• 15. How would you fix this? I agree with “Romeo and Juliet” in Shakespearean Criticism that Romeo and Juliet is more than simply a lesson in prudence. &quot;Romeo and Juliet.&quot; Shakespearean Criticism . Ed. Michelle Lee. Vol. 118. Detroit: Gale, Cengage Learning, 2009. 207-313. Literature Resource Center . Gale. Lake Placid Middle/High School Lib., Lake Placid, NY. 27 Apr. 2009 <http://access.gale.com/k12trial/go/?key=12860_186151>.
  • 16. How would you fix this? I agree with “Romeo and Juliet” in Shakespearean Criticism that Romeo and Juliet is more than simply a lesson in prudence (210). &quot;Romeo and Juliet.&quot; Shakespearean Criticism . Ed. Michelle Lee. Vol. 118. Detroit: Gale, Cengage Learning, 2009. 207-313. Literature Resource Center . Gale. Lake Placid Middle/High School Lib., Lake Placid, NY. 27 Apr. 2009 <http://access.gale.com/k12trial/go/?key=12860_186151>.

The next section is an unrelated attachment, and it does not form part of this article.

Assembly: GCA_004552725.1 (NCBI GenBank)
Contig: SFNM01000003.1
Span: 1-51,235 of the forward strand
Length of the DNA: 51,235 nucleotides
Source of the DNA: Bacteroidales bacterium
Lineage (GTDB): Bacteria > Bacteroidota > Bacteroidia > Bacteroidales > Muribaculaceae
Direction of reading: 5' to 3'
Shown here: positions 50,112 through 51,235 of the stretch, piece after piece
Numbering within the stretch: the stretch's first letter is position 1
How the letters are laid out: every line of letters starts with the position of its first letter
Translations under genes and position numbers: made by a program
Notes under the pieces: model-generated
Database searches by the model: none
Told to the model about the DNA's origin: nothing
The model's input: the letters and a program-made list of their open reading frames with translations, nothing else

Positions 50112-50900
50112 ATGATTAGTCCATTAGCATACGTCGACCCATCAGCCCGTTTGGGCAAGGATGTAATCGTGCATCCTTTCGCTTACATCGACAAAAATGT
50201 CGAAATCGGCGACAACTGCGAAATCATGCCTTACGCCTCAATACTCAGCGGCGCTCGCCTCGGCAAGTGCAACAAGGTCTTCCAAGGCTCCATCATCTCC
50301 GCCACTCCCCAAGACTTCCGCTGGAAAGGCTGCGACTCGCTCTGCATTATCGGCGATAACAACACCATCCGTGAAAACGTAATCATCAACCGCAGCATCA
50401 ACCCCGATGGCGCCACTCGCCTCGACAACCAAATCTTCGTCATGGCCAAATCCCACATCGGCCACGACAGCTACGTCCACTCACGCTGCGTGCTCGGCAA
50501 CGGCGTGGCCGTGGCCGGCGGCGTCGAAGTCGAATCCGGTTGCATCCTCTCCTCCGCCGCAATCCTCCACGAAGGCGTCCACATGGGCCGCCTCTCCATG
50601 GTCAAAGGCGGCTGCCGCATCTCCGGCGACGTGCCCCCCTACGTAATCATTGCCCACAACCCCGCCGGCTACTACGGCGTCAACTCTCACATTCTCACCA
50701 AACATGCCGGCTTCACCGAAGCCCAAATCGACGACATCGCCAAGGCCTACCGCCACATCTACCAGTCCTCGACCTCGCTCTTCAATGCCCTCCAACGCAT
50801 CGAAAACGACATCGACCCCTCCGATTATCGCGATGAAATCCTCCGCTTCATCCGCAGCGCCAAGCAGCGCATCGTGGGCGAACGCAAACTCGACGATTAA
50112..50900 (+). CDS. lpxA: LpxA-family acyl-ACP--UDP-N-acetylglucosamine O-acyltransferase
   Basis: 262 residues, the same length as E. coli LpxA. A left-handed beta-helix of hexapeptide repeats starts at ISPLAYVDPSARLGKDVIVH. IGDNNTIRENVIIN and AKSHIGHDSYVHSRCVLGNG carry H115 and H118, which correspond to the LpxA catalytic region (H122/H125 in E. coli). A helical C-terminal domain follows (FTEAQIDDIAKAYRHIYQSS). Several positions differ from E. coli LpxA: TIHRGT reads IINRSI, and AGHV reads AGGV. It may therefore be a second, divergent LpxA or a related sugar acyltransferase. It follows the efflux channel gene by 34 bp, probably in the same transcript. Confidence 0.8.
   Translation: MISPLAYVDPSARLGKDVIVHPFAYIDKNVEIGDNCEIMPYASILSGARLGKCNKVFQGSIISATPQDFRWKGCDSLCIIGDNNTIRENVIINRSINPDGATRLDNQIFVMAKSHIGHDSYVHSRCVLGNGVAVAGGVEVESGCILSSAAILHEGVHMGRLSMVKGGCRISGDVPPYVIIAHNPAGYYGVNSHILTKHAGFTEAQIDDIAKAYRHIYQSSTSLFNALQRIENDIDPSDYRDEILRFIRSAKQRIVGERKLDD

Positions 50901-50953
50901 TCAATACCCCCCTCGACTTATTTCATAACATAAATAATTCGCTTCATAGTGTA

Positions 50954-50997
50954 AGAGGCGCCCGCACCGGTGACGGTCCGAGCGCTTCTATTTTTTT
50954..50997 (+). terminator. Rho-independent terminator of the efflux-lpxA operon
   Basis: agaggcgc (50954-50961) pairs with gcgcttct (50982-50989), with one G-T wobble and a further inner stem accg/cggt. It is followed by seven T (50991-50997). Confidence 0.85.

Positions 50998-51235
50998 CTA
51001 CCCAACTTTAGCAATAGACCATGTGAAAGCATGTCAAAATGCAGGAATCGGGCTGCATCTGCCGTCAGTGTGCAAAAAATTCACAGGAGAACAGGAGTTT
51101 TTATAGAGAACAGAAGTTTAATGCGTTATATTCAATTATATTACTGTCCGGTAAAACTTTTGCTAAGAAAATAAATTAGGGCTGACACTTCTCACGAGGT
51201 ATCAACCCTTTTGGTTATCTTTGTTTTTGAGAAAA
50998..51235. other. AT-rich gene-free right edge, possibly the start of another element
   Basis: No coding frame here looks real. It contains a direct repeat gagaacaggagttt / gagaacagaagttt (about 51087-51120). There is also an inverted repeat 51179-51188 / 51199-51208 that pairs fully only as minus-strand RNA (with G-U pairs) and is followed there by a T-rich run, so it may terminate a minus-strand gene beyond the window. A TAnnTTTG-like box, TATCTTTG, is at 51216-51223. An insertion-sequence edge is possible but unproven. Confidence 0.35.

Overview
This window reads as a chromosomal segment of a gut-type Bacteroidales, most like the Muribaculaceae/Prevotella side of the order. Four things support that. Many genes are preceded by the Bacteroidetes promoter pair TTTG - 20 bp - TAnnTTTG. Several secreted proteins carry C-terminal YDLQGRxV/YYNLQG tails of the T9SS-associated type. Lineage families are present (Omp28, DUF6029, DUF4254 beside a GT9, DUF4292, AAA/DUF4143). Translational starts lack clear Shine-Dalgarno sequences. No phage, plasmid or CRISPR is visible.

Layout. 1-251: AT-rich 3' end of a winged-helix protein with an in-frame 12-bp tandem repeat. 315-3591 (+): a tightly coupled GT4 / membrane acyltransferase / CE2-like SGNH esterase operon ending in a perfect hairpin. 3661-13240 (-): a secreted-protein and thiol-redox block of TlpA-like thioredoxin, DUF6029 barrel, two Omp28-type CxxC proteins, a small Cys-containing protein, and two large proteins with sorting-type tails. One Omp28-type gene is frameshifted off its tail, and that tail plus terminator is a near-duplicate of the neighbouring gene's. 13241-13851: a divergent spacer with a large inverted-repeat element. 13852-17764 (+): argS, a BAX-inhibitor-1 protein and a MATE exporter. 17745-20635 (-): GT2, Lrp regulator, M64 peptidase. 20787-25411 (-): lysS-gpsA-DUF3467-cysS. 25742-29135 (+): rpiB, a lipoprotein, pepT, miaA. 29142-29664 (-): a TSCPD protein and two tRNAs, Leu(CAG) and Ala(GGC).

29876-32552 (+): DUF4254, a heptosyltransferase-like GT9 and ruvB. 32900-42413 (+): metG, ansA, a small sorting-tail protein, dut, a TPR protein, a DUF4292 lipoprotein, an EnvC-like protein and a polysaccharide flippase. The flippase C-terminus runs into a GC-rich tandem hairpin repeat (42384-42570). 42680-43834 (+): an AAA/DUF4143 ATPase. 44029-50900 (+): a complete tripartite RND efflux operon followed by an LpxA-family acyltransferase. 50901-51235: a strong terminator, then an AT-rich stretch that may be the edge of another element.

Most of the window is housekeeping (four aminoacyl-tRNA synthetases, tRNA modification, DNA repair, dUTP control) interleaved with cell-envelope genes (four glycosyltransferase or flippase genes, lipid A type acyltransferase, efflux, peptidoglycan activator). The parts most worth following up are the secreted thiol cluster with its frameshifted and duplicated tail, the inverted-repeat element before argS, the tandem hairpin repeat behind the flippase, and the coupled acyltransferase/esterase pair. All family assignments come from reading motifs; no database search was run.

• 17. How would you fix this? According to “Romeo and Juliet” in Shakespearean Criticism , Shakespeare often uses dancing as a way to end a play on an upbeat note after too much tragedy (211). For example, Much Ado About Nothing and A Midsummer Night’s Dream end in dancing. The opposite can be said for dueling, which is a sign of more solemnity to come. &quot;Romeo and Juliet.&quot; Shakespearean Criticism . Ed. Michelle Lee. Vol. 118. Detroit: Gale, Cengage Learning, 2009. 207-313. Literature Resource Center . Gale. Lake Placid Middle/High School Lib., Lake Placid, NY. 27 Apr. 2009 <http://access.gale.com/k12trial/go/?key=12860_186151>.